Before You Start
Once you're ready to start to potty train, take your child into the bathroom with you, and talk about what you're doing.
If possible, have your child go to the bathroom with the same-gender parent, so he or she can see and learn the proper mechanics of toileting.
Use consistent words associated with potty training. Whether you say "poop" and "pee" or "urinate" and "defecate," choose words that are not offensive or embarrassing or that describe toileting functions in a negative way.
After your child understands what to do on the toilet, these steps to potty train can be encouraging:
• Provide your child with a potty chair that is low to the ground so that the feet touch the floor.
• Place your child on the potty seat at the same time each day so this becomes a regular part of his daily routine.
• Ask your child regularly to go to the bathroom, and encourage them to tell you when they need to go.
• When your child does go in the potty, be sure to reward, should your child fail to go in the potty, don't scold or punish him or her.
• Once your child has been successful at toileting a few times, consider dressing them in cotton underwear so that they become aware of being wet or dry.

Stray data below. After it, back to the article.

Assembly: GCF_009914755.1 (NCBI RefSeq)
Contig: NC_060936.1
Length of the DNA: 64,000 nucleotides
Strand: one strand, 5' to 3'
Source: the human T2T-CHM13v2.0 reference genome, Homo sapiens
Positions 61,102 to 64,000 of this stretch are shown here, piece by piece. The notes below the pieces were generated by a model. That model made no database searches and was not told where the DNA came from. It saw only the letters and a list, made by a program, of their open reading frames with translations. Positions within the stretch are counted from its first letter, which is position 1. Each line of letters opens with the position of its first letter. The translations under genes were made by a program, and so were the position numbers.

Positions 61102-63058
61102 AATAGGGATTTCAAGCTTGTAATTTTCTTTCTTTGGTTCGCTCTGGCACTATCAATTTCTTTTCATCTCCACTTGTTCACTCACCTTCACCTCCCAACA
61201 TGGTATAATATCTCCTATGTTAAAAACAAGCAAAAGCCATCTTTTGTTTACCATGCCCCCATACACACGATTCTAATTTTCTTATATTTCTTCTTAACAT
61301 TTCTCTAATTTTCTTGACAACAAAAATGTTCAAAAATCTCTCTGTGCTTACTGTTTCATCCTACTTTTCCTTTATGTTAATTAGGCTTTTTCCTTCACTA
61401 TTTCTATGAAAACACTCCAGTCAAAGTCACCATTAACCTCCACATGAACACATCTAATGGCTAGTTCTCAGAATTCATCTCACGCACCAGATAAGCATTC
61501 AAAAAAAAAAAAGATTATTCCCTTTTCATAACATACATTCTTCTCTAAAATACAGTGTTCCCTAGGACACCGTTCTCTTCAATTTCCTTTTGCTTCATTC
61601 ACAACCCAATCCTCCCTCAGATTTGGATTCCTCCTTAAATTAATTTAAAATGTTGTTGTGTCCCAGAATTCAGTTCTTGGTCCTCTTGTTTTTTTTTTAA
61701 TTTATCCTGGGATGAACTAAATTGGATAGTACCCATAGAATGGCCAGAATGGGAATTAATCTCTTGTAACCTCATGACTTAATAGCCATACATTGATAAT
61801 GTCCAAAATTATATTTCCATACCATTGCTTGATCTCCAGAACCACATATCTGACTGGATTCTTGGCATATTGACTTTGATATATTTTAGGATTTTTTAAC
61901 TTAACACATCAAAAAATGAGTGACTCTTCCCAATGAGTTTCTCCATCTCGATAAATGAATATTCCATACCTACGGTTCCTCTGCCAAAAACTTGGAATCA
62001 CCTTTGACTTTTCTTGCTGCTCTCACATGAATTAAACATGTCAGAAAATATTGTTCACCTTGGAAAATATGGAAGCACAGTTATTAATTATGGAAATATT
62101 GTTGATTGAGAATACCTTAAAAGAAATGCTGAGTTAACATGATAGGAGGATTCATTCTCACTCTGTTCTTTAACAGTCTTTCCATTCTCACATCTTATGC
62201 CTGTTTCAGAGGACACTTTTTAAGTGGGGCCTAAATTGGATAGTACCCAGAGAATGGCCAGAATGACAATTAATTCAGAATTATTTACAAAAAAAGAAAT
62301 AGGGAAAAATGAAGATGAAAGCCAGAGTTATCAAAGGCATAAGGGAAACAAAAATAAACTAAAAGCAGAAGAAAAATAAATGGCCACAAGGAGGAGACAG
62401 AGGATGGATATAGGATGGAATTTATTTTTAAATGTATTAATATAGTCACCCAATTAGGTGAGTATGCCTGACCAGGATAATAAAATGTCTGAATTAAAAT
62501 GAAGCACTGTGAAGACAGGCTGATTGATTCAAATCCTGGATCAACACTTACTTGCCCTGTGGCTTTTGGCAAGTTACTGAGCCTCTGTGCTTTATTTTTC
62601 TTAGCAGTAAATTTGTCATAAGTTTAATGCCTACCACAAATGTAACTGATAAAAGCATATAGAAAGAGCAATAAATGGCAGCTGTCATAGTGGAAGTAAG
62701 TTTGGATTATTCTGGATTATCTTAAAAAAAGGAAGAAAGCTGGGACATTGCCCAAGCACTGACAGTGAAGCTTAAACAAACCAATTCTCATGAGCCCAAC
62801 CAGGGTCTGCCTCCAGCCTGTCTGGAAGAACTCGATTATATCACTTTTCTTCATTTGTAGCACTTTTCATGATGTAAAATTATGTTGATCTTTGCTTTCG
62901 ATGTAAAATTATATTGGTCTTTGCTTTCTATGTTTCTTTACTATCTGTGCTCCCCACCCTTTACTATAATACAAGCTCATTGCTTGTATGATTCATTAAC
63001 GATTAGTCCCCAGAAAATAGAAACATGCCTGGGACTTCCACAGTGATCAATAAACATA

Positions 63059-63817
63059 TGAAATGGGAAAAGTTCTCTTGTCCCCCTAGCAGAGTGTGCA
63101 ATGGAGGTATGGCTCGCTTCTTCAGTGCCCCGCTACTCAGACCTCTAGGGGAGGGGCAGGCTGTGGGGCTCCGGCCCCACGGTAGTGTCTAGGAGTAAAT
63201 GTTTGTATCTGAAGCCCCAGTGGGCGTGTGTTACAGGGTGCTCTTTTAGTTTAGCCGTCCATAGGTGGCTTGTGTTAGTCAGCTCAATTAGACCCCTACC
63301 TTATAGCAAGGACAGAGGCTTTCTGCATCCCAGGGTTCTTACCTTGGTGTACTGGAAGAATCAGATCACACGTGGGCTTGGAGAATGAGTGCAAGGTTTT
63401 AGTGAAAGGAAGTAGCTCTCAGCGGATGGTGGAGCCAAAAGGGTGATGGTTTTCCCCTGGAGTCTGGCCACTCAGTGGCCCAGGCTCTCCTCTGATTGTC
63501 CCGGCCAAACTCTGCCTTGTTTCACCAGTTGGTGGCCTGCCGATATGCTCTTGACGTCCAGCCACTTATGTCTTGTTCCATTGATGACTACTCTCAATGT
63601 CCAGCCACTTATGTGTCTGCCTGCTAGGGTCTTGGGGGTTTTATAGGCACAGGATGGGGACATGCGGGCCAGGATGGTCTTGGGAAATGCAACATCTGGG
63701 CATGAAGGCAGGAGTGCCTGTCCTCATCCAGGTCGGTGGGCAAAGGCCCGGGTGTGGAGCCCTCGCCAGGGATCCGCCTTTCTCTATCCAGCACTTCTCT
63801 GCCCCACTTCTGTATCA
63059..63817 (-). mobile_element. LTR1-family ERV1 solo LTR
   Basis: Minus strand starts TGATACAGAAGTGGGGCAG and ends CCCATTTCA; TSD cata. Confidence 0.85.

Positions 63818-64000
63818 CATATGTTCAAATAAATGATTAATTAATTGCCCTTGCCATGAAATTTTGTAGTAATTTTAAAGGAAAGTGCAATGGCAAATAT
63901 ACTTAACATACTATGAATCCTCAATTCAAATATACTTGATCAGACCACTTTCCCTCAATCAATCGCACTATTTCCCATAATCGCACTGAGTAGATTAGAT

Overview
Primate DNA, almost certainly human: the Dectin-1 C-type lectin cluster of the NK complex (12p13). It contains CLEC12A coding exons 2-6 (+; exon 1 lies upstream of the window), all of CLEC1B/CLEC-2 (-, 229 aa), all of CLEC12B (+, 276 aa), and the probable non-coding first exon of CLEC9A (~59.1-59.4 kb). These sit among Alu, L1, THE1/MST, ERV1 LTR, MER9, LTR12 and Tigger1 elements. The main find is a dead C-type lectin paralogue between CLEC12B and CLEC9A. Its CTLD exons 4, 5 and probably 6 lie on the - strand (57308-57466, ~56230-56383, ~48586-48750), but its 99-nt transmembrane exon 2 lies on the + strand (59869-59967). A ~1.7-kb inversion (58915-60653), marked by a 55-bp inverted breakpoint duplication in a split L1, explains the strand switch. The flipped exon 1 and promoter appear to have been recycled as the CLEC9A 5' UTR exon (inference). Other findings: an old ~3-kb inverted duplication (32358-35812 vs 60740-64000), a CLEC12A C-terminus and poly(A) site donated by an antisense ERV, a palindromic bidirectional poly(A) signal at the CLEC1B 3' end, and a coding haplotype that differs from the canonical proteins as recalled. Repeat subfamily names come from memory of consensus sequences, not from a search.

• Continue toilet training even if you go on outings.
• When your child has learned to use the toilet consistently during the day, you may be able to take off the diapers at night.
• Your child may be ready to begin when the diaper stays dry more and more often overnight.
• Your child will begin to notice the potty and want to sit on the toilet.
• The child may express displeasure with a wet or dirty diaper, or may not want to wear a diaper anymore.
The Fears Of Falling. Some children have a fear of falling into the toilet, or of just hearing it flush. Although a potty chair is generally placed in the bathroom, you could also put it in the playroom or child's bedroom, where she/he will become comfortable with its presence.
You may want to try this first thing in the morning, but other times of the day may work better for your child. Leave your child in his potty chair for a few minutes and see if he or she goes.
Rewarding Your Child When Potty Training. Hugs, praise, or small rewards all help to reinforce the behavior. And if an accident happens, simply clean up and encourage to keep trying. Then move on to another activity without making a fuss. Some parents prefer to put their kids in disposable training pants until they're fully trained. Disposable training pants are still absorbent enough that they may delay the potty training process.
Matter-Of-Fact. Avoid giving too many fluids before bedtime, and make sure he or she uses the toilet so that they will not wet the bed. Above all else, remain calm about the entire process. Keeping in mind that accidents will happen, and when they do, avoid making a fuss or criticizing your child.
This article was produced by Potty Training Solutions. Copyright 1998-2004